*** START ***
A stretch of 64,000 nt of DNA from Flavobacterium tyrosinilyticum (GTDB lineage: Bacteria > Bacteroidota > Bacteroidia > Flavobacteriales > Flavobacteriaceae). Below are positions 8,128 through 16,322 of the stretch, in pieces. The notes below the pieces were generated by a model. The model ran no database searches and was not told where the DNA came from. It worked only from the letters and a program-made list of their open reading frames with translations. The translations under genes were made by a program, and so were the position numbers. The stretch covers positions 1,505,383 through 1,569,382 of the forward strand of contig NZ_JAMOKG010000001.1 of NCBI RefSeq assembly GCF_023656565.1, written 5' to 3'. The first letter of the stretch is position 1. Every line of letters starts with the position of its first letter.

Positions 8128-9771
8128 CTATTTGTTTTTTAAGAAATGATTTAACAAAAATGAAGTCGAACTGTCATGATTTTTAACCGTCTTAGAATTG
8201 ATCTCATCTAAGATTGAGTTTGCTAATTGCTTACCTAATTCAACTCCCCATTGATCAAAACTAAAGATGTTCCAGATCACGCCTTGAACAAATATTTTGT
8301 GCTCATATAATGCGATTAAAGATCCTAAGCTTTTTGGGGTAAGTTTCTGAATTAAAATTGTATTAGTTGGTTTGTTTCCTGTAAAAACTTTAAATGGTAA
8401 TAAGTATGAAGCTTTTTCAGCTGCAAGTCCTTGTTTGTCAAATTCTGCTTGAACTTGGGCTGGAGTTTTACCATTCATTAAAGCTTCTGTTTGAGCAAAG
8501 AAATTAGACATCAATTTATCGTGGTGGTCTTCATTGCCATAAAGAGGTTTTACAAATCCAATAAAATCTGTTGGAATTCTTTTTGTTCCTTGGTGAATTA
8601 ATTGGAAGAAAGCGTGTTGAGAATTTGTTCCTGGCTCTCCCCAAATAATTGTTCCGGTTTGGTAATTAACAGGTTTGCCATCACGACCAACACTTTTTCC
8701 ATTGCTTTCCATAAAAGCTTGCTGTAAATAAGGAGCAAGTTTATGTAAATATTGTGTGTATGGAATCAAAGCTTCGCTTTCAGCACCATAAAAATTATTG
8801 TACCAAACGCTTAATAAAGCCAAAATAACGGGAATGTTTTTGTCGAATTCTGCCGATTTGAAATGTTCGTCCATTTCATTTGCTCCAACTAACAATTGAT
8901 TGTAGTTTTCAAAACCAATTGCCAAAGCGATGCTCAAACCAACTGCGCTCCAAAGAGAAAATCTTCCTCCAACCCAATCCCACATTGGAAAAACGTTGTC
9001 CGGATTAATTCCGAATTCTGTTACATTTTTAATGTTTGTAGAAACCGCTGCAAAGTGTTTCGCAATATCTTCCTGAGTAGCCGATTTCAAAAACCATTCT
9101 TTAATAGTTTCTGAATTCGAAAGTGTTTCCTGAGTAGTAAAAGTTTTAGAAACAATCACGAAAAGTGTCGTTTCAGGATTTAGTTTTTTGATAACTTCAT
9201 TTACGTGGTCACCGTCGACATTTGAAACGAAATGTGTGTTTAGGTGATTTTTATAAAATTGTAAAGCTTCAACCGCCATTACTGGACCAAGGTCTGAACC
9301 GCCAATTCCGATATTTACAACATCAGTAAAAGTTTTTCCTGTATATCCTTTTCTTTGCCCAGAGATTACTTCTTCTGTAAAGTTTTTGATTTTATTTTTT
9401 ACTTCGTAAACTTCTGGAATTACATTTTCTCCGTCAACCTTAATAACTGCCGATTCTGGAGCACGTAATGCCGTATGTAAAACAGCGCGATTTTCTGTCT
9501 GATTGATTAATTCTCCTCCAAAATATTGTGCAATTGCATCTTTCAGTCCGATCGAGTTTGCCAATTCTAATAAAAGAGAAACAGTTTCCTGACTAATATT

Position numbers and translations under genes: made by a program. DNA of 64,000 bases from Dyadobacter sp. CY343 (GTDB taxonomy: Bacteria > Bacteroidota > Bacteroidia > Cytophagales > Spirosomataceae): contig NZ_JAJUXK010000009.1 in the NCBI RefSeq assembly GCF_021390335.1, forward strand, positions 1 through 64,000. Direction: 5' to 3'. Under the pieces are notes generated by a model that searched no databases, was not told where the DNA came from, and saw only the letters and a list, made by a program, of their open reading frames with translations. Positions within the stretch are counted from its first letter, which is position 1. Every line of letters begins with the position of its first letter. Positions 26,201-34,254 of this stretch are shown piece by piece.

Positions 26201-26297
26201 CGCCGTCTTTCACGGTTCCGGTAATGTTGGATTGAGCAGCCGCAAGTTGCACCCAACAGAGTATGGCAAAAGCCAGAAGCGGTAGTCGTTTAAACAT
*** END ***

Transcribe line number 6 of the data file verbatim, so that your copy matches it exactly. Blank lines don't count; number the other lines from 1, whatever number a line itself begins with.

8401 TAAGTATGAAGCTTTTTCAGCTGCAAGTCCTTGTTTGTCAAATTCTGCTTGAACTTGGGCTGGAGTTTTACCATTCATTAAAGCTTCTGTTTGAGCAAAG